Earl Howe: The Bill has for the most part generated consensus across the party divide and across the medical and scientific community, subject to points of detail. Two areas, however, have been criticised. One is the absence of any detailed provisions relating to coroners and the failure to synchronise publication of the new coroners' rules with our debates in Parliament on the Bill. We will come to that.
The other is the failure to synchronise the Bill with a new Mental Capacity Bill. We find ourselves in what can only be a most unsatisfactory situation, in which
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we are asked to debate Clause 6 without having the benefit of knowing how it will marry up with the provisions of the Mental Capacity Bill in its final form. I made a similar complaint when we debated the clinical trials regulations earlier this year. Both the regulations and the Bill pre-empt the Mental Capacity Bill. It is unfortunate that in two of its major subject areas, we should be considering the Bill in what amounts to a vacuum.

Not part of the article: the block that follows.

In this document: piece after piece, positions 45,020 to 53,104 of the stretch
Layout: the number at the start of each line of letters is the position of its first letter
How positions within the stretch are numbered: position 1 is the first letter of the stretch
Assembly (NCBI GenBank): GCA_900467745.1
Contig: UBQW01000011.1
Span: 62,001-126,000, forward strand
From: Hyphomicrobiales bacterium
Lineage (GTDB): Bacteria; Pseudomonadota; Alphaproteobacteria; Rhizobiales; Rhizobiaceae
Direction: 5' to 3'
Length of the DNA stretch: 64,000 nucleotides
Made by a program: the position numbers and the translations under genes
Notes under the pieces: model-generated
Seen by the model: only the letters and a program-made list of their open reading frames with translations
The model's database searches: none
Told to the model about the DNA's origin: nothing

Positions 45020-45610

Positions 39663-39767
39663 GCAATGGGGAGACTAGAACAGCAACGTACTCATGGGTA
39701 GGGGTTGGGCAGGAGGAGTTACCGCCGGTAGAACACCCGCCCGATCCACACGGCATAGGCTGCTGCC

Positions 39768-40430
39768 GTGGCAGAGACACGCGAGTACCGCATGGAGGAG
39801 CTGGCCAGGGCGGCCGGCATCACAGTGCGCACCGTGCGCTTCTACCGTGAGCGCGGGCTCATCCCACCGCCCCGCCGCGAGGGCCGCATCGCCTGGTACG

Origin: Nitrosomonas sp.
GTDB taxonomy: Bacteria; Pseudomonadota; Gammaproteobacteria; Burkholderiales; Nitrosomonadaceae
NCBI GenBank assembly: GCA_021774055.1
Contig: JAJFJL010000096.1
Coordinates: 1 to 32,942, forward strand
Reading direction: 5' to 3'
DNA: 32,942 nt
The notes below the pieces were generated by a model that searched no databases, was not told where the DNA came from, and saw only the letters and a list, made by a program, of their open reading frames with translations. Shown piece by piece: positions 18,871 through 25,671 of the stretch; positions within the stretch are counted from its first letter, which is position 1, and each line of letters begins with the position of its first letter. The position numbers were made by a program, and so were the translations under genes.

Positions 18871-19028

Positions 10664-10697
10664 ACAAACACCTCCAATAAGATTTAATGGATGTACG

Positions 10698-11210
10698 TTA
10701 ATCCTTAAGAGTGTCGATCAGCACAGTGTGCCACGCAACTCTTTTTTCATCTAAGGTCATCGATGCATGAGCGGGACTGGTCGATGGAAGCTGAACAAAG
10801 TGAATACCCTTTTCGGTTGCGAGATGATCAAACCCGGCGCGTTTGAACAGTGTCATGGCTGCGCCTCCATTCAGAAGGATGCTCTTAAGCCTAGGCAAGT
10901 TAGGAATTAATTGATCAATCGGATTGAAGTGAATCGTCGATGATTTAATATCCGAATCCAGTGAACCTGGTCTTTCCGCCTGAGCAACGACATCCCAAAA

Clause 6 did not receive much debate in another place, as it was inserted only on Third Reading. We must be clear about one thing straight away. If informed consent is a principle that the Government believe runs like a golden thread throughout the Bill, Clause 6 is the pair of scissors which breaks that thread. The idea of deemed consent in the context of the Bill is one that we should entertain only with extreme caution and in exceptional circumstances.